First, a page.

Imagine a gathering of authors who meet merely to exchange ideas, discuss their work, enjoy food, and share a drink.

Imagine these purveyors of words are Ralph Waldo Emerson, Oliver Wendell Holmes, and Henry Wadsworth Longfellow and that’s just a few of the casual guests at the table.

The Saturday Club was formed in 1855 and held regular meetings at the Parker House Hotel in Boston the last Saturday of each month. The intent was to discuss literature, politics, science and share artistic insights.

Seating Chart for The Saturday Club
Seating Chart for The Saturday Club

When we planned our spring vacation, the Parker House Hotel appealed to us for it’s proximity to Boston’s Freedom Trail and historic sites. My writer indulgent activity was a planned trip to the Isabella Stewart Gardner Museum for a bit of research. It wasn’t until that evening, that I discovered a framed document and the name Emerson caught my eye, followed by a tally of literary icons. A quick online search of the hotel’s history revealed details of the Saturday Club, a cheeky interview with Mark Twain during a stay at the hotel.

Knock Knock
The door to Charles Dickens’ room is on display in a small basement gallery.

In fact, Charles Dickens is reputed to haunt the hallways. The elevators have a habit of stopping on the 3rd level, where he stayed, but when the polished bronze doors open no one is there.

As a rational adult, I have to say ghosts are not real. As a writer, I believe in the power of stories which you can also argue are not real.

Did we meet a ghost? My rational mind says, “Coincidence.”

My writer’s mind says, “Holy cow, did you hear that?”


I forced my 10-year to go on a ghost hunt with me. Let’s say she was not very excited at the prospect but didn’t want to miss the possibility of meeting a real ghost. We started on the 3rd floor, all quiet and normal in every way. We walked to the ends of each hall before returning to the elevators. As we discussed heading to the 12th floor, the most haunted part of the hotel according to the desk clerk, the elevator door opened. It was empty.

“Did you push the button?” she asked.

I had not.

She pushed me towards the stairs., “We have to get out of here, now!”

After some coaxing, I persuaded her to take another elevator car up to the 12th floor. That excursion lasted only a few minutes as she was firmly done with ghost hunting.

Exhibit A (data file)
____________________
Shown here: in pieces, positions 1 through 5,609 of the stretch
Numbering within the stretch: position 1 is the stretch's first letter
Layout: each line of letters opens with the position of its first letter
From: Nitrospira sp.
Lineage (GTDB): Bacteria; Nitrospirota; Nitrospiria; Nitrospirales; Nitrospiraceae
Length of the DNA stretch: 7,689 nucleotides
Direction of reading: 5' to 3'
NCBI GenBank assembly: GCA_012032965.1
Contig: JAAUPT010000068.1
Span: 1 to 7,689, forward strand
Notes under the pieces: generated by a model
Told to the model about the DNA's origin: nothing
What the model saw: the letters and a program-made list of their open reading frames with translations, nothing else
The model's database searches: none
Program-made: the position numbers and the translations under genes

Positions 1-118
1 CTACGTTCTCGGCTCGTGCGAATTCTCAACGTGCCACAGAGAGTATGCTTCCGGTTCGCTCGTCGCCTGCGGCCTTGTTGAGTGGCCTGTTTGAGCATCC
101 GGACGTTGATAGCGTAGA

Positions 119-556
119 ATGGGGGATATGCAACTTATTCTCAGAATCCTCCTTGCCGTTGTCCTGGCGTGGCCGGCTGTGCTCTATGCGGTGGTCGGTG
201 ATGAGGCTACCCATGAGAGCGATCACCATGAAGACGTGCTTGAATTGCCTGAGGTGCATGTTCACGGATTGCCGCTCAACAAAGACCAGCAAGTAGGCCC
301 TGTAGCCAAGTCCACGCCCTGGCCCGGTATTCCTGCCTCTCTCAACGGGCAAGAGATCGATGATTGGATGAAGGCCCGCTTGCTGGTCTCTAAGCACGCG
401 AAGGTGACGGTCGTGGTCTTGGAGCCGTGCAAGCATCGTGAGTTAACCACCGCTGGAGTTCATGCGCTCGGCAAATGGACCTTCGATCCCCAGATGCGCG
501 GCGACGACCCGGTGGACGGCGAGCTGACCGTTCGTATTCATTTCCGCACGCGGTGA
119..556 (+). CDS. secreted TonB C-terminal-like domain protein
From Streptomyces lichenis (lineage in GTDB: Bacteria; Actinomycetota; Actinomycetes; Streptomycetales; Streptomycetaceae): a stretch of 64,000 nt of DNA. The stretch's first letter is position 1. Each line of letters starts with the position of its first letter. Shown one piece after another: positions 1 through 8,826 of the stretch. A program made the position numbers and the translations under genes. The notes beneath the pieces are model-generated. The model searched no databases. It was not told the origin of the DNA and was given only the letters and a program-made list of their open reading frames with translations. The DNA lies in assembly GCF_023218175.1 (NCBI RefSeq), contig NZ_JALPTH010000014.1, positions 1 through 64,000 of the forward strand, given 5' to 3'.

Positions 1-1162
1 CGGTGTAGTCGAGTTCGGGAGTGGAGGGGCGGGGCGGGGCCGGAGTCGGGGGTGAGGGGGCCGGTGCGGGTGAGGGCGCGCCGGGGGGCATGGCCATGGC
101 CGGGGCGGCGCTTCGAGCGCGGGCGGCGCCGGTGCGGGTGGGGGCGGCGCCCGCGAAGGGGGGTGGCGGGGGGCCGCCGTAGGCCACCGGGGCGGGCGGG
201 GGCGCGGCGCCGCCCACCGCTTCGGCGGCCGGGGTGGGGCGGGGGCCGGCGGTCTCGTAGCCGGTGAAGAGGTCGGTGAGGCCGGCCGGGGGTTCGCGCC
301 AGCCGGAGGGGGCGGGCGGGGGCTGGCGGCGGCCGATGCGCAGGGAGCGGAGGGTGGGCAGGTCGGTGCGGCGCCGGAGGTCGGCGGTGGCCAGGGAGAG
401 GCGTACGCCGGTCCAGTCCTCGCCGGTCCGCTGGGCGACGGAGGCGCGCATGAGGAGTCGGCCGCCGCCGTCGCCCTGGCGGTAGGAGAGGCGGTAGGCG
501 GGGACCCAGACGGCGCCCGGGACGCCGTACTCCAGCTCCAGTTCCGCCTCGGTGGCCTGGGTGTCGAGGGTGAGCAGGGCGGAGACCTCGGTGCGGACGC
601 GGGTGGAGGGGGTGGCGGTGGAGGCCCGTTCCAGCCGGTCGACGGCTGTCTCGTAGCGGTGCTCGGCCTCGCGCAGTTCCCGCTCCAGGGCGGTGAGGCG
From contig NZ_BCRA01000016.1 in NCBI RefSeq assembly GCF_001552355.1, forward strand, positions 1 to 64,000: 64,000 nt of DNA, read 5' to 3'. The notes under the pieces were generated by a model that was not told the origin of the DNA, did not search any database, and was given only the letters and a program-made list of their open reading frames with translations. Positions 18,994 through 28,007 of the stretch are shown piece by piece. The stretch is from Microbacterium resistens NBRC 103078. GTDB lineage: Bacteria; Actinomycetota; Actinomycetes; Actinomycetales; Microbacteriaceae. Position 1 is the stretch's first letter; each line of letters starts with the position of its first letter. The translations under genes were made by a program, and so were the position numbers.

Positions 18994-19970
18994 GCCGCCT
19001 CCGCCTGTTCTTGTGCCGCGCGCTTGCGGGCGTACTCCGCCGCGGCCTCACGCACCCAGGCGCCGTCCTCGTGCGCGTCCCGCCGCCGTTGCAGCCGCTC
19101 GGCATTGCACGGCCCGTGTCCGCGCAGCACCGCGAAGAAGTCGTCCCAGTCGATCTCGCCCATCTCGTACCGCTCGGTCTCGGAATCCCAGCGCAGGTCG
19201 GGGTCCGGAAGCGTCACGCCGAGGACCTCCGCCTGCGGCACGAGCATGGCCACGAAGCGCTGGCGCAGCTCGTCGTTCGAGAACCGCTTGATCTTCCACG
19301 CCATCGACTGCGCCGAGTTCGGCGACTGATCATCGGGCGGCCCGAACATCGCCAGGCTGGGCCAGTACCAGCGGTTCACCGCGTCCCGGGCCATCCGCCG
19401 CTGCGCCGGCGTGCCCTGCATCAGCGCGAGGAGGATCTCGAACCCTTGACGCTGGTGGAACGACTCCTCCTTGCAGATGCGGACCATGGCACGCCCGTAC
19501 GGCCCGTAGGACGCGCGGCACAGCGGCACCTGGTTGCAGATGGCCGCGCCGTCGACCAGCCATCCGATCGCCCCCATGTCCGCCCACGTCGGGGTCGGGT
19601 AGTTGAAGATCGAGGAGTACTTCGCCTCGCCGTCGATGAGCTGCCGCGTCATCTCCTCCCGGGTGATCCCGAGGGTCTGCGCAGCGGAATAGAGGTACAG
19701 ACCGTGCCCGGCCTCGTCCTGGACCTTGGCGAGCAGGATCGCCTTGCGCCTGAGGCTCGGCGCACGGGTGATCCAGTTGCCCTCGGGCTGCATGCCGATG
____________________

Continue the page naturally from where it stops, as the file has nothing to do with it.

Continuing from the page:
A few nights later, I awoke around 5 am to the sound of what can only be described as a howl traveling down the hallway and past our door. My first thought was that it was the elevators. We were on the opposite end of the hallway from the elevators. My next thought was that it was a delivery truck outside and I strained to hear the engines idling below. Only we were on the 5th floor and the street traffic was barely audible…. and the street was on the other side of the room.

I’d like to think creativity spews its own kind of energy that lingers in a place. Maybe voices can travel through time. I know I’d like to hear what they would say.

Here’s a free writing excerpt from my journal during our stay. It may be divinely inspired or just too much Boston Cream Pie. You decide.

If there are literary ghosts in this hotel, what would they say?

  • Learn where to put a comma.
  • Put your time to the page.
  • Follow your thoughts.
  • Drink with friends.
  • Have deep conversations.
  • Make light of life, it shouldn’t be heavy.
  • Gather.
  • Let your characters live their own life.
  • Live in the pages.
  • Words have flavors, make your story a full meal.
  • People see what they want to see. Readers read what they expect to read. Try to surprise them.
  • Why are you using long words for short meanings?
  • Can you record intent?

Thanks for hanging out with me. If you’re in Boston, stop by the Parker House for the Boston Cream Pie – they invented the treat and it’s worth the visit. If you’re wondering about the rolls, they invented those too.

And if you see a gentleman in a morning coat with a top hat, let the desk clerk know Mr. Parker is back.


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